West Madison second-graders feel patriotism for 9/11 anniversary
Growing up in New Jersey, Cheryl Bailey watched as World Trade Center twin towers proudly rose in the distance.
At West Madison Elementary School, Bailey now helps her second-graders to take pride in their country on the anniversary of the 9/11 terrorist attacks.
“Each year, I do a small lesson on heroes, patriotism and love of our country,” Bailey said. She gives a brief, non-graphic summary of that fateful day’s events.
“I passionately feel that children need to know the history and events of the day, but, more importantly, how it made us feel as a nation to work together and help each other,” Bailey said.
Bailey grew up in Edgewater, N.J., “right on the Hudson River and had the New York landscape out my bedroom window. I also have lots of family in that area. Thank God, no one in my family was directly affected. Sadly, my hometown did lose one of their own on that day,” Bailey said.
2001 was Bailey’s first year to teach and still has the same classroom. When she went home on Sept. 11, 2001, she “realized right then what it meant to be a teacher.”
Beyond responsibility to students, Bailey realized she “was also a protector, consoler, a listening ear and sometimes a tear wiper. We as parents found it hard to explain that day to our children. I too found it difficult to explain it to seven- and eight-year-olds. But I improvised and read up on dealing with this event as a teacher.”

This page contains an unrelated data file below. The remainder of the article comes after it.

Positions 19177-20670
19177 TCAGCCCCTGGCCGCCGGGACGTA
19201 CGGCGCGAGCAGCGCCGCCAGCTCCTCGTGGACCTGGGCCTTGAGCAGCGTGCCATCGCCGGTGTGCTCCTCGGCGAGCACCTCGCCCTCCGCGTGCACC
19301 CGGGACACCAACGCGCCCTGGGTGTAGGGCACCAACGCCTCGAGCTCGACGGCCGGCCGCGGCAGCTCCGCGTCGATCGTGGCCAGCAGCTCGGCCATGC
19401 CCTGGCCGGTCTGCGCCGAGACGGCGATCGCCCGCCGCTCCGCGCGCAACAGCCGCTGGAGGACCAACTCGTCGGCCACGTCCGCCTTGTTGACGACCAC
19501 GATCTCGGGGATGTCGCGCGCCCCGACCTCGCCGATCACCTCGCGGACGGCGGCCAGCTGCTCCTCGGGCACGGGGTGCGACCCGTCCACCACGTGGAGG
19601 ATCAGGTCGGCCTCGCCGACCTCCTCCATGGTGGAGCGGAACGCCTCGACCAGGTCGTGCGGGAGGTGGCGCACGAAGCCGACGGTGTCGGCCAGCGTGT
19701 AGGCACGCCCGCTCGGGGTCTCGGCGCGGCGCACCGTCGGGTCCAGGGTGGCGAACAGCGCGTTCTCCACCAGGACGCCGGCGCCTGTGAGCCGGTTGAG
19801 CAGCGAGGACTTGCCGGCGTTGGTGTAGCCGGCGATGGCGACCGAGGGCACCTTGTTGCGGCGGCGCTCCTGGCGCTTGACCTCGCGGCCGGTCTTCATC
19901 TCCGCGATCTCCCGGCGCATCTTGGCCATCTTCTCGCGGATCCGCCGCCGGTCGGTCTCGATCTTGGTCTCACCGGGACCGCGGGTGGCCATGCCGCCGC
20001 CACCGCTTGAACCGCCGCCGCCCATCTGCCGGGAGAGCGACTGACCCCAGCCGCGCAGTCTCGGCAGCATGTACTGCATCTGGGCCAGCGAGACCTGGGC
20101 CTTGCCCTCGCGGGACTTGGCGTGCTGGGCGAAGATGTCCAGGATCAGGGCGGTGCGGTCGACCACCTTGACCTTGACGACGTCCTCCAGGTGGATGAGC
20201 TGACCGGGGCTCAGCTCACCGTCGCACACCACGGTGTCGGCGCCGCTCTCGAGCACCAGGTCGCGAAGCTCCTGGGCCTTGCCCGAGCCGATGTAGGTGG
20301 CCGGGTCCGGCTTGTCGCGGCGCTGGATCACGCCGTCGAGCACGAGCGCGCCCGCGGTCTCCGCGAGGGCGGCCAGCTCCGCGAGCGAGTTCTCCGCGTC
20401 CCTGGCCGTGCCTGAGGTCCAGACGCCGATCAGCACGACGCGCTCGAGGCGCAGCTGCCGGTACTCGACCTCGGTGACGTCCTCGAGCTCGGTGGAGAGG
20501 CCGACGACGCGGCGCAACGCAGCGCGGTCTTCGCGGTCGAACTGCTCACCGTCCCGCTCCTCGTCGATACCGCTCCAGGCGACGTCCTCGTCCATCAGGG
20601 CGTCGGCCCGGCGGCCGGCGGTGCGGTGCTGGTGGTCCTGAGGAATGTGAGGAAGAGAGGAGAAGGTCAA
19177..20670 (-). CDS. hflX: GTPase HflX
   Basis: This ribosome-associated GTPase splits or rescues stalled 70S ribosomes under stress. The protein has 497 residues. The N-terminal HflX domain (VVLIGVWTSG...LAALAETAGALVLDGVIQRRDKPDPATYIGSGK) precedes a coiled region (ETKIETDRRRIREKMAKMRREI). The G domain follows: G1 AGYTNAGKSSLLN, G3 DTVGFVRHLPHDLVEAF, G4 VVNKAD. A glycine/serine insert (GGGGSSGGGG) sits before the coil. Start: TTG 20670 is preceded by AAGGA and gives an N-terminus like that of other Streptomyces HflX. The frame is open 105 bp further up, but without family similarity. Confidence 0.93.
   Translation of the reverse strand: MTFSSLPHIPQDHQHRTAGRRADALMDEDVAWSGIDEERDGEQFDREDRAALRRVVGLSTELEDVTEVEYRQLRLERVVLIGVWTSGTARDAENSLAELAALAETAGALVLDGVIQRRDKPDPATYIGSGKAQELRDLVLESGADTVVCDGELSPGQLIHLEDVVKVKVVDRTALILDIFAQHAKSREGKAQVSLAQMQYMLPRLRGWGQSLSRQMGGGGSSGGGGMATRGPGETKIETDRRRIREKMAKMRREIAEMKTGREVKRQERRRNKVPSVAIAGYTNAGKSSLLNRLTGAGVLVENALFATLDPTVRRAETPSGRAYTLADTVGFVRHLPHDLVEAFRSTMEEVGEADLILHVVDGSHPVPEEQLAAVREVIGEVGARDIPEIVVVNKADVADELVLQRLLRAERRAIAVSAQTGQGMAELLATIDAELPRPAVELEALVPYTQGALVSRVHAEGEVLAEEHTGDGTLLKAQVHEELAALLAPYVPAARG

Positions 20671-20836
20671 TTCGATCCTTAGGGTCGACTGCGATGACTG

This summer, she visited the 9/11 memorial in New York City with her entire family. “It is beautiful and very moving,” Bailey said.
A block away next to Ladder 10 firehouse, they visited the “Tribute WTC Visitor Center.” Among its galleries, the center has personal artifacts and salvage from the towers. “As I walked in, I started to see airline tickets, shoes … and when I saw the window of the airplane that they found on the ground, I literally started sobbing. I then started shaking to my bones,” Bailey said.
So moved, she registered at the “I Will” website (911day.org). She has invited parents, teachers and students to sign a “good deed pledge” on a classroom bulletin board, which includes photos of the 9/11 memorial.
“My pledge was to teach my second-graders about 9/11 and how we can do good deeds even now,” Bailey said.
Second-graders, Katella and Kristina Meade, who are twins, agreed on their good deed: “I will help take care of my sister.”
Nolen Wolfe’s pledge was “I will help my mom around the house.”
The West Madison second-graders were very interested in learning about the events of 9/11 and had many questions about heroes, fire fighters, and soldiers. They composed their individual “I will” statements, wrote poems about community helpers and suggested ways to help other people.
For more information, visit 911memorial.org.